Do you think she thought her death wouldn’t be “meaningful”? The Cullens were immortal so her "sacrifice" could literally have been remembered forever, instead of as a footnote in a history book. And most assuredly it would have held mass amounts of meaning to Edward, Charlie, Renee, Alice, Carlisle...etc.

    Knives wrote: Predicting the future, as it turns out, is not all that hard if you act on a scale proportionate with your information.
    Then I think Bella did an excellent job of deciding what her goal was considering the information she had. And since she wasn't killing off an entire town, only trying to stop the threat to her family, I would also say that she kept it very "on scale". Was there another option? James didn't offer not to kill her if she sent Edward to him. Nor did he offer to let her mother go. Do you think Bella believed for a moment that James wouldn't still kill her mother had she actually been there? I mean really, Renee would have witnessed a vampire kill her daughter. That would draw some attention wouldn't you think?

    Knives wrote:...he chose to sacrifice himself to prevent the enemies of his faith from using its own resources against it.
    Not sure what this statement actually means. He didn't give the wealth back to keep the Church from using it against the poor?
    Bella choosing to sacrifice herself to prevent her enemies from hurting the others because of her... the only thing I see different (aside from one being a fictional teenage girl and the other a man in Roman history apparently in the position to have some effect on the church) is that this man, actually died and Bella was saved at the last moment.

    Knives wrote:Bella, on the other hand, sprints off on the cuff, barely investing enough thought in her action to actually do it, and inevitably ends up horrifically injured (Twilight), nearly dead (New Moon), putting her friends in unnecessary and horrible danger (Eclipse) or mutilated and shattered with mind-blowing pain (Breaking Dawn) because she's so downright eager to do the 'noble' thing instead of the smart one. If she'd stopped to think about almost any of these (Breaking Dawn being the theoretical exception) she would've grokked pretty easily that throwing herself under the bus wasn't a good or even workable solution, but she doesn't. Rushing towards death with your eyes wide shut is called 'suicide', not 'sacrifice'.


    I'm not certain what you mean by "barely investing enough thought in her action to actually do it," what action does she do without a lot of thought? She didn't have a whole lot of time to decide anything after James calls. Can you clarify that statement?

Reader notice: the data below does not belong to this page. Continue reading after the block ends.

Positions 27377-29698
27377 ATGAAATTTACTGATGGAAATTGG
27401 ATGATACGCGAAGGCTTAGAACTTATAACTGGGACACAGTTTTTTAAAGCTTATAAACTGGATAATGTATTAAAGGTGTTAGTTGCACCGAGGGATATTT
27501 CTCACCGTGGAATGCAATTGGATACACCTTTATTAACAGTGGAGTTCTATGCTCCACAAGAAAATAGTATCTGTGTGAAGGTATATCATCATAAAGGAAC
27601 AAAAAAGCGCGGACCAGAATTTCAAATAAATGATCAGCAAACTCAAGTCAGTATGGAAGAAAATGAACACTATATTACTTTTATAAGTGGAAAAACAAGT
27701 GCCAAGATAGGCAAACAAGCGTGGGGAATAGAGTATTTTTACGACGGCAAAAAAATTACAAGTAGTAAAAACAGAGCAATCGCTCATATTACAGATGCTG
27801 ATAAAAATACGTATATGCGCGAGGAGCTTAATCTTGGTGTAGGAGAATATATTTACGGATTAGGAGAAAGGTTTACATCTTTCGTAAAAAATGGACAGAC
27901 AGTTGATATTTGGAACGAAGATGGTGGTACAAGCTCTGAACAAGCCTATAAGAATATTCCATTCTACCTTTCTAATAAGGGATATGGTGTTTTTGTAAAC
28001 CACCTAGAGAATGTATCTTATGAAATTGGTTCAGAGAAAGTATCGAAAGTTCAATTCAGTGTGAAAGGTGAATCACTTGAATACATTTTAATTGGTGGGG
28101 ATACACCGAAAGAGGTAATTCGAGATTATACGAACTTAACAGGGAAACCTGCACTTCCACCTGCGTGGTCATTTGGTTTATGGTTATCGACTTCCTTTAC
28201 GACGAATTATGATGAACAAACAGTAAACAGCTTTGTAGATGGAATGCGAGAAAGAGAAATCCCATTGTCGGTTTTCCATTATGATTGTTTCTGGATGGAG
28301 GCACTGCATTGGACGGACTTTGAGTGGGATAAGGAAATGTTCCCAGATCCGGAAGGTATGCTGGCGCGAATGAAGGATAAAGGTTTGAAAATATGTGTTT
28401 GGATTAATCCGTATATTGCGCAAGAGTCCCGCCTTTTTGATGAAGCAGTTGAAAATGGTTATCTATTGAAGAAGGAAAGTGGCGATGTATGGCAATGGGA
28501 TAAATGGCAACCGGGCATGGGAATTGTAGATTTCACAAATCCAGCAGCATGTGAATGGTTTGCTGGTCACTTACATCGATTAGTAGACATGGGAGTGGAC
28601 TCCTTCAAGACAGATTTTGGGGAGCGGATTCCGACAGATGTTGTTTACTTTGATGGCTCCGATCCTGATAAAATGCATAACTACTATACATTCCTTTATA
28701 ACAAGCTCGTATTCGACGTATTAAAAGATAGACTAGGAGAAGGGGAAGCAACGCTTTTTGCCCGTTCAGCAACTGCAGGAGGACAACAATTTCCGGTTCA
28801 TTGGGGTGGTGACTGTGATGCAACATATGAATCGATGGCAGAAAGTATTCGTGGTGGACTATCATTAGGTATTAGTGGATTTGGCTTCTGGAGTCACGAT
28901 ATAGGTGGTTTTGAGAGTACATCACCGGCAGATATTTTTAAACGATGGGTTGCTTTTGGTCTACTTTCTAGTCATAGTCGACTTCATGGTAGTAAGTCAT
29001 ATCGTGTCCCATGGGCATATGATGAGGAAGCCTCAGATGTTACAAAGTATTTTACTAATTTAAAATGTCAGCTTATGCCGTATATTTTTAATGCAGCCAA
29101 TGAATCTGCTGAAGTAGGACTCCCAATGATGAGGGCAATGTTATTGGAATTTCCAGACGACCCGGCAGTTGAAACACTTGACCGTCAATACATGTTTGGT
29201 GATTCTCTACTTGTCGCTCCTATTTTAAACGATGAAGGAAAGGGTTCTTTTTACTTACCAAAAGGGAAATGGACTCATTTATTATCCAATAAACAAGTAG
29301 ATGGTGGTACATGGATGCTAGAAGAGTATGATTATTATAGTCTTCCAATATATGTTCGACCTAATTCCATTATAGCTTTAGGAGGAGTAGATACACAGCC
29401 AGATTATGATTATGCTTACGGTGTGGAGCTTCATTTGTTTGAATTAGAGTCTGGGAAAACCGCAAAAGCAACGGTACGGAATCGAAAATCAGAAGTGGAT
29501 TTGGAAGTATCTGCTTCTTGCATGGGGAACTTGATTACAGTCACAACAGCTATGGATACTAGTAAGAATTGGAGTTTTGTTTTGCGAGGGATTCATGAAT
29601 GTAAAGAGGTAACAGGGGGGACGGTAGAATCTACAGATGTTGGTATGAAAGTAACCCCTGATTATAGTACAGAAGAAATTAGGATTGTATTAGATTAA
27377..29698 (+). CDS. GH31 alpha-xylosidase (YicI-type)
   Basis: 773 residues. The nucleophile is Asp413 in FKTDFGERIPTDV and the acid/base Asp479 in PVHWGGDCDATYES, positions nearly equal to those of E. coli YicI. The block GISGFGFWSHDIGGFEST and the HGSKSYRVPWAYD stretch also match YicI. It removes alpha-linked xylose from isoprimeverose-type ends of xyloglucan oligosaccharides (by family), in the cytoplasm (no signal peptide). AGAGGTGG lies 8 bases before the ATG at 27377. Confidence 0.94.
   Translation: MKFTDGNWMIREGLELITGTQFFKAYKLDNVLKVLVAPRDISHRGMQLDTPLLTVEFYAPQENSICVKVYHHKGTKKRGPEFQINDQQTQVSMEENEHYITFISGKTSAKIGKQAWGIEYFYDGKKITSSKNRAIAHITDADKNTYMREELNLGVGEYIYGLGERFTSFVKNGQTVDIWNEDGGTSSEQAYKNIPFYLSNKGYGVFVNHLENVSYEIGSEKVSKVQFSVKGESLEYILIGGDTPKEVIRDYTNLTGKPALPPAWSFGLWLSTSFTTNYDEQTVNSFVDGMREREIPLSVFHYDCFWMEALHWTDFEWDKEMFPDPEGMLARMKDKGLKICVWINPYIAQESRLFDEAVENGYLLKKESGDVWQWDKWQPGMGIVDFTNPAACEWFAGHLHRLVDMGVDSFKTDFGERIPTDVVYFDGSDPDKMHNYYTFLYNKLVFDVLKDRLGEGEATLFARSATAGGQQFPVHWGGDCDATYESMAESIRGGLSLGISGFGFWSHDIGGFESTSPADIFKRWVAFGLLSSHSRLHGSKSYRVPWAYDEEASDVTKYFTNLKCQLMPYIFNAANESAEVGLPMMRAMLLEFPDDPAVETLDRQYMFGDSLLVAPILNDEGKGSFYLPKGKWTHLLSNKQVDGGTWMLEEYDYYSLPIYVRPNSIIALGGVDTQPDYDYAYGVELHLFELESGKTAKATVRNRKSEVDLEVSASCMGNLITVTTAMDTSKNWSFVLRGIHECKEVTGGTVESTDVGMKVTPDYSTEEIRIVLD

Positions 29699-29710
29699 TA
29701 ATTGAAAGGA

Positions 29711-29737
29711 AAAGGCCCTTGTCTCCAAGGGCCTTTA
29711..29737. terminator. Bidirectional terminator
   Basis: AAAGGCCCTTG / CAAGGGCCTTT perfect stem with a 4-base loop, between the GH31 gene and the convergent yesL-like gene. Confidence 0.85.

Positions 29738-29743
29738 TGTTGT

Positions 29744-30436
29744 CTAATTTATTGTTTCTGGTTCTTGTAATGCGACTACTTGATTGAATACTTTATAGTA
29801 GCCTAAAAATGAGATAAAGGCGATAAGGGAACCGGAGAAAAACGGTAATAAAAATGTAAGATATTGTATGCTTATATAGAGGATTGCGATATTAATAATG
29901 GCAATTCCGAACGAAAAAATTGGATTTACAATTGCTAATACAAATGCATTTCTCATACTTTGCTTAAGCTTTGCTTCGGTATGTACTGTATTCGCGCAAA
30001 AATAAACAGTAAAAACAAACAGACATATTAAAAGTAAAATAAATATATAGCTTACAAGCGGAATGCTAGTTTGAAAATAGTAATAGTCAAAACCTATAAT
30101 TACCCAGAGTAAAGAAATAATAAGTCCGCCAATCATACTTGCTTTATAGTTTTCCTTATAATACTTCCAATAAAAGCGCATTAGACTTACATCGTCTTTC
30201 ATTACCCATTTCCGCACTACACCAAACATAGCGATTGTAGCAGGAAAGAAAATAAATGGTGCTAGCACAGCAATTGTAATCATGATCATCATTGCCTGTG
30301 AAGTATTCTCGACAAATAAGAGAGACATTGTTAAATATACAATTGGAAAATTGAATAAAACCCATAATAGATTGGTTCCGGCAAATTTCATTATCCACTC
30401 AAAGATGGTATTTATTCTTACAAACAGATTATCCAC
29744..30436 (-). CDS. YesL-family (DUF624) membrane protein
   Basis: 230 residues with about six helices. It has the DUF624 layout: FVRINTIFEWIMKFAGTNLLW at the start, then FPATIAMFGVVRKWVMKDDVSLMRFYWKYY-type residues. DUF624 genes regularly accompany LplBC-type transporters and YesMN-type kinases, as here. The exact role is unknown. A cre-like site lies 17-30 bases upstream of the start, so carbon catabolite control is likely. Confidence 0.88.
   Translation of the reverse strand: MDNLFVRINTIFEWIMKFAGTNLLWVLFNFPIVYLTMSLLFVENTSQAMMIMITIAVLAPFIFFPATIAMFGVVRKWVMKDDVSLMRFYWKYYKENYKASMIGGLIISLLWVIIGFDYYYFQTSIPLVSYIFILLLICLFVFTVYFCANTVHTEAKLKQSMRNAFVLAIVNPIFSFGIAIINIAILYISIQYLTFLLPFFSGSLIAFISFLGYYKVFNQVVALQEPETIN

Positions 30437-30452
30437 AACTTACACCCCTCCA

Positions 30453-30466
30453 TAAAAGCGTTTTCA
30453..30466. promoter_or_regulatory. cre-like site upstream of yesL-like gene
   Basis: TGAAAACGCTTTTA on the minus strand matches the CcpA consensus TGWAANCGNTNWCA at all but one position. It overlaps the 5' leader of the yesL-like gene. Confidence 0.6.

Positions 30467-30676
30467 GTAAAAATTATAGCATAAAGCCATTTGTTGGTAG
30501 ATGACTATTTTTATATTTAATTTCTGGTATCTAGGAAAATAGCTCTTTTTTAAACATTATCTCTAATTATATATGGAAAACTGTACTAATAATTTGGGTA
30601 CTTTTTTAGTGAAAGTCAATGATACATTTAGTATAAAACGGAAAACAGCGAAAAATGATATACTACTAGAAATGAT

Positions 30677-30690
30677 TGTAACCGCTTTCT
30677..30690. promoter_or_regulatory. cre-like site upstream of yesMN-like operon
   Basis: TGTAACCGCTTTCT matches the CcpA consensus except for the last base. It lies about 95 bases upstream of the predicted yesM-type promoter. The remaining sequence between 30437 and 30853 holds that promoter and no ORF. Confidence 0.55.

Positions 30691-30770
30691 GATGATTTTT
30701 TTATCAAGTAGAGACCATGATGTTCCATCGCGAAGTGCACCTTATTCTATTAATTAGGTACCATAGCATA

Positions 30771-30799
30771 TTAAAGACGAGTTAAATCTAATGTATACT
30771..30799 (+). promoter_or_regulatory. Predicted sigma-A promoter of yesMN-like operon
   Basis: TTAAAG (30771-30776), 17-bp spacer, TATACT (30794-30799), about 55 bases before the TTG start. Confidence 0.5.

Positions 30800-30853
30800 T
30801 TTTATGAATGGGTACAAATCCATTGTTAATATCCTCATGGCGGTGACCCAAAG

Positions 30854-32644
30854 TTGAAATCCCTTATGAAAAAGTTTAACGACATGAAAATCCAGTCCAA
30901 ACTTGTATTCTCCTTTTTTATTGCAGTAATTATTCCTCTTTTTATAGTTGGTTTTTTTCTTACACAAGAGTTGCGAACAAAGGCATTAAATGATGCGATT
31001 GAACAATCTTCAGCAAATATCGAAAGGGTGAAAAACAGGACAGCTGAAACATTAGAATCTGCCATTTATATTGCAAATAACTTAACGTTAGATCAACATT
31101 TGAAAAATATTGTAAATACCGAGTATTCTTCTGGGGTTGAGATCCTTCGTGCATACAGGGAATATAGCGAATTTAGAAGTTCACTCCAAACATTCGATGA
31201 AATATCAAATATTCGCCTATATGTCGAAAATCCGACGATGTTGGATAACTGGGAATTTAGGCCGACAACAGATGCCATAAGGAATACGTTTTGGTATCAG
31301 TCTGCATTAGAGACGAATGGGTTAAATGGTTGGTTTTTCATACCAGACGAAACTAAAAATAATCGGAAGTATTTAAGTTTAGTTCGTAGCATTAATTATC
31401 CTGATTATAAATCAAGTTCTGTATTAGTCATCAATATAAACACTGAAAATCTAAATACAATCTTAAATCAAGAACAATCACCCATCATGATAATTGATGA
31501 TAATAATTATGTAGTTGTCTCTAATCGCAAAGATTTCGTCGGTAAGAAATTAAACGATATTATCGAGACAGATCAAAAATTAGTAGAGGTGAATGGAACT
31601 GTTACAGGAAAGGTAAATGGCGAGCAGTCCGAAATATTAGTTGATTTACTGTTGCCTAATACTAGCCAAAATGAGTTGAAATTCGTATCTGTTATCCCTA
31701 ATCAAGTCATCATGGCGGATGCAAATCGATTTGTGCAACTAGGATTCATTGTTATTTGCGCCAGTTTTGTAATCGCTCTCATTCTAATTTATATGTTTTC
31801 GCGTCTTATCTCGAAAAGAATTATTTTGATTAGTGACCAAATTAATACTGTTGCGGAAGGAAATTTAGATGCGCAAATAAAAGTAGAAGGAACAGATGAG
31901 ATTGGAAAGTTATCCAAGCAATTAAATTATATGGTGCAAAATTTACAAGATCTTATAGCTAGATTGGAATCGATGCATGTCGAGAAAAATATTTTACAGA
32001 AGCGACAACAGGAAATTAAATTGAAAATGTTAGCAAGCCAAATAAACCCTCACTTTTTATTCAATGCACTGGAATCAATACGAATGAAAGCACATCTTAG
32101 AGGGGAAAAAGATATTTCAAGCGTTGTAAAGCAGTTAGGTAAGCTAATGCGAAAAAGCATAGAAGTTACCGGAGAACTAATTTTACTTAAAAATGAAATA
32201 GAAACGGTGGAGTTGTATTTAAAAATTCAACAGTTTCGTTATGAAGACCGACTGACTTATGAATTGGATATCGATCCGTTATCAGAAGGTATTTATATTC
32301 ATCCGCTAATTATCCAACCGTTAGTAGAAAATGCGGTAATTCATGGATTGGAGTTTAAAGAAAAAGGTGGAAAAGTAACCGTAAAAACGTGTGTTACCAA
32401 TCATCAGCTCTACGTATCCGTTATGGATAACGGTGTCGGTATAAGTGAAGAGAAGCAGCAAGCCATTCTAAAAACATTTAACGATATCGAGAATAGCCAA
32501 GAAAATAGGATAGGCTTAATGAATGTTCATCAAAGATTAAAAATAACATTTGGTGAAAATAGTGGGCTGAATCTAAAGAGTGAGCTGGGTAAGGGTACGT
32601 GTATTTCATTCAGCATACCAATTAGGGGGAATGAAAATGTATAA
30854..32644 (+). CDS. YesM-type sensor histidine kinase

In NM, she did not intentionally try to kill herself. She was trying to console herself with his "memory" that spoke to her when she was doing something foolish and dangerous. She never thought she was in real harm. The cliff jump could actually be seen as selfish but unintentional. Going to the Volturi, she had no choice and there was nothing to think about. This wasn't just some guy who broke up with her and ended a high school crush. This was a supernatural being that couldn't possibly exist, couldn't possibly see her as anything other than a mere human and couldn't possibly want to love her and be with her; that did exist, was consumed by her presence and who literally did not want to continue to exist if she was no longer in the world. What would you have done to keep him from going to the Volturi?
    For Eclipse, here's what my 16 year old son had to say about the 3rd wife's sacrifice. "Why didn't she just cut herself? I mean come on...did she really have to kill herself if the only distraction needed was the smell of blood?" Bella was smarter than that. She wanted to help, she felt like the weak link and wanted to be the person that changed the outcome. She wanted to protect her friends and Edward. She wanted her death (if that's what it came to) to have meaning. She had no control over the fact that Victoria had set all this up because of her, or ultimately because of Edward. She worked with what she had. A knowledge of what would drive the enemy to distraction long enough for Edward to gain the upper hand. The newborns she was fairly sure would be distracted by her scent.
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    Re: Explorations